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Political challenge for Australian FLNG project

The project, headed by Woodside and Shell, is facing difficulty amid premier's onshore push

West Australian Premier Colin Barnett is throwing all his weight up against the proposed Browse floating liquefied natural gas (FLNG) project, spearheaded by Woodside and Shell, off the state's coast.

Barnett, who has been fervently pushing an onshore LNG precinct for Browse to boost the state's economy, is opposing the Woodside-led venture's push to alter the conditions of the retention leases to process the gas offshore using FLNG, rather than at James Price Point.

He told the Australian Financial Review that he had no intention of relaxing them unless there is a new arrangement that is satisfactory to the state. A key condition is that the Browse partners build an onshore processing hub on the Kimberley coast.

At the very least he wants to see a supply base built at the controversial James Price Point site to service the project, even though there are more developed alternative sites nearby. But the developers will be loth to return to the environmentally and culturally sensitive area following intense opposition to the previously proposed LNG precinct.   

Barnett can strip the Browse venture, whose partners are BP, PetroChina, Mitsubishi and Mitsui, of the state's retention leases in December next year.

The originally proposed 12 million tonne per year (t/y) onshore scheme was shelved after soaring costs and one of the highest break-even rates in the industry made it uneconomic.

But analysts say it is unlikely to be local political opposition that derails any initial development of Browse. "An FLNG solution is sure to be phased over multiple vessels and, like with any development, you develop the most attractive resource first, which in this case lies in Federal waters," Chris Graham, an Australia-focused upstream specialist at research firm Wood Mackenzie, told Petroleum Economist.

A source close to the project said, "there is more estimated resource than is on the public record, so plenty of gas to get started with, especially with sequenced FLNG." And considering the huge volumes of associated liquids production, a "big fat" floating production storage and offloading unit, similar to 1.2m barrel floater Total is building for its Ichthys LNG scheme off northern Australia, would work well, the source added. 

The Browse basin leases lie in both state and federal waters. Two of the seven leases are controlled by the Western Australian government and hold an estimated 20% of the gas.

The remaining five leases - representing 80% of the 15 trillion cubic feet Browse resource - are controlled by the Federal government, which supports FLNG and is likely to agree to change the retention lease terms, said Graeme Bethune, chief executive of Australian-based consultancy EnergyQuest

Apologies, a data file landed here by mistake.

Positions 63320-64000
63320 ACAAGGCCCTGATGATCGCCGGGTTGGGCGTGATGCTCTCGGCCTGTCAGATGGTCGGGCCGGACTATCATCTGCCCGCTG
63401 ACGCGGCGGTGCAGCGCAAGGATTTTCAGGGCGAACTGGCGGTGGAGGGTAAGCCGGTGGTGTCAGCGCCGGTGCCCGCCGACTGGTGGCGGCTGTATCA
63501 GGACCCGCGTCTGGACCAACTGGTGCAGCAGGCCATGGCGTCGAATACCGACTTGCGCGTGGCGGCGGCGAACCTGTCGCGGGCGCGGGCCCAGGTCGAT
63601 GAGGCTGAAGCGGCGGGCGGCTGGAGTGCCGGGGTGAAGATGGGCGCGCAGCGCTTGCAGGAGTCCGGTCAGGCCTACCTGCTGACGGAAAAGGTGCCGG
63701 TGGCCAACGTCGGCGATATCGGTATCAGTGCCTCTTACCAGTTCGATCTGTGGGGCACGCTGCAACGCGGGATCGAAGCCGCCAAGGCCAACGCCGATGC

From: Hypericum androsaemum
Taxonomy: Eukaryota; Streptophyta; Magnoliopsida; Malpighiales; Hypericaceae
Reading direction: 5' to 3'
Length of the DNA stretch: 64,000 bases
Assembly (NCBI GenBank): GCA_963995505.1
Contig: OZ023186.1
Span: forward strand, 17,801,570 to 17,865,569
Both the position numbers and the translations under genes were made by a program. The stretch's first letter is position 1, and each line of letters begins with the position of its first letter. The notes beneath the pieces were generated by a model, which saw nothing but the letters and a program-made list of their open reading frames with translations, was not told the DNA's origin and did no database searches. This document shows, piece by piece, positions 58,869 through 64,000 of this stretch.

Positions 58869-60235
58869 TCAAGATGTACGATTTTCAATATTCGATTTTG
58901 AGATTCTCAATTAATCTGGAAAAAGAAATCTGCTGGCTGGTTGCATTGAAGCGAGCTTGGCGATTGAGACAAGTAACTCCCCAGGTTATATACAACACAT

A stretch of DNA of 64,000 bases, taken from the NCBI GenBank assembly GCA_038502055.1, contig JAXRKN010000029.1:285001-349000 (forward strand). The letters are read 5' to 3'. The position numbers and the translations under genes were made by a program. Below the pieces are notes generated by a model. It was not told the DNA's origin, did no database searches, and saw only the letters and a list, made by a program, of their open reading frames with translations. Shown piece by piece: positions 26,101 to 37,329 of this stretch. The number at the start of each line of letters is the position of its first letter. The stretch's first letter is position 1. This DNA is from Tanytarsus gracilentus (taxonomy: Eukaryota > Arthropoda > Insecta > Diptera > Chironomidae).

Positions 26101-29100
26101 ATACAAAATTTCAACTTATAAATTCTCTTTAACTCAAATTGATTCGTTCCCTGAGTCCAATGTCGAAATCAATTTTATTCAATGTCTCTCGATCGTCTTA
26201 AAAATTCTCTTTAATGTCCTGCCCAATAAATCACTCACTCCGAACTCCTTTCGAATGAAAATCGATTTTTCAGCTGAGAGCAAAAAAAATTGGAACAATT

Federal Resources Minister, Gary Gray, a former Woodside executive, understands that the industry sees FLNG as the only way forward to commercialise offshore gas, aside from expanding existing facilities or plants already under construction. In an increasingly competitive Australian and global LNG market, new onshore greenfield projects have lost their appeal. 

But Western Australia wants to get Browse gas onshore in order to meet its domestic reservation policy. The government want to force relatively high pipeline gas prices down through artificial injections into the local market, noted one analyst.

Bethune told Petroleum Economist that Barnett's opposition would probably not stall the project's development. "Getting off-takers for up to 12m tonnes and developing an FLNG project of this size would, I think, will be the biggest challenges."

Shell, which upped its stake in the venture last year and is pioneering FLNG technology with its Prelude project off Western Australia, maintains that it is the fastest, most economic and best technical solution for Browse.

Aside from cost advantages, using FLNG also cuts out difficult native title negotiations with aboriginal groups, while environmental damage is also minimised.

Apart from Prelude and Browse, at least four more FLNG liquefaction projects are proposed off Australia, including two new schemes that are on course to be sanctioned over the next two years.

Thailand's PTT Exploration and Production (PTTEP) is due to start front-end engineering and design (Feed) work for its Cash-Maple project, while GDF Suez and Santos are in the pre-Feed stage for their Bonaparte scheme.

ExxonMobil is considering what would be the world's biggest FLNG plant as a potential solution for its deep-water Scarborough field off Western Australia, while the Woodside-led Sunrise project in the Timor Sea could yet be developed using FLNG if an agreement can be reached with Timor Leste.

Some analysts also believe Shell's Crux field, rather than provide backfill for Prelude, is big enough for a standalone FLNG floater that could also form a hub for third-party gas.

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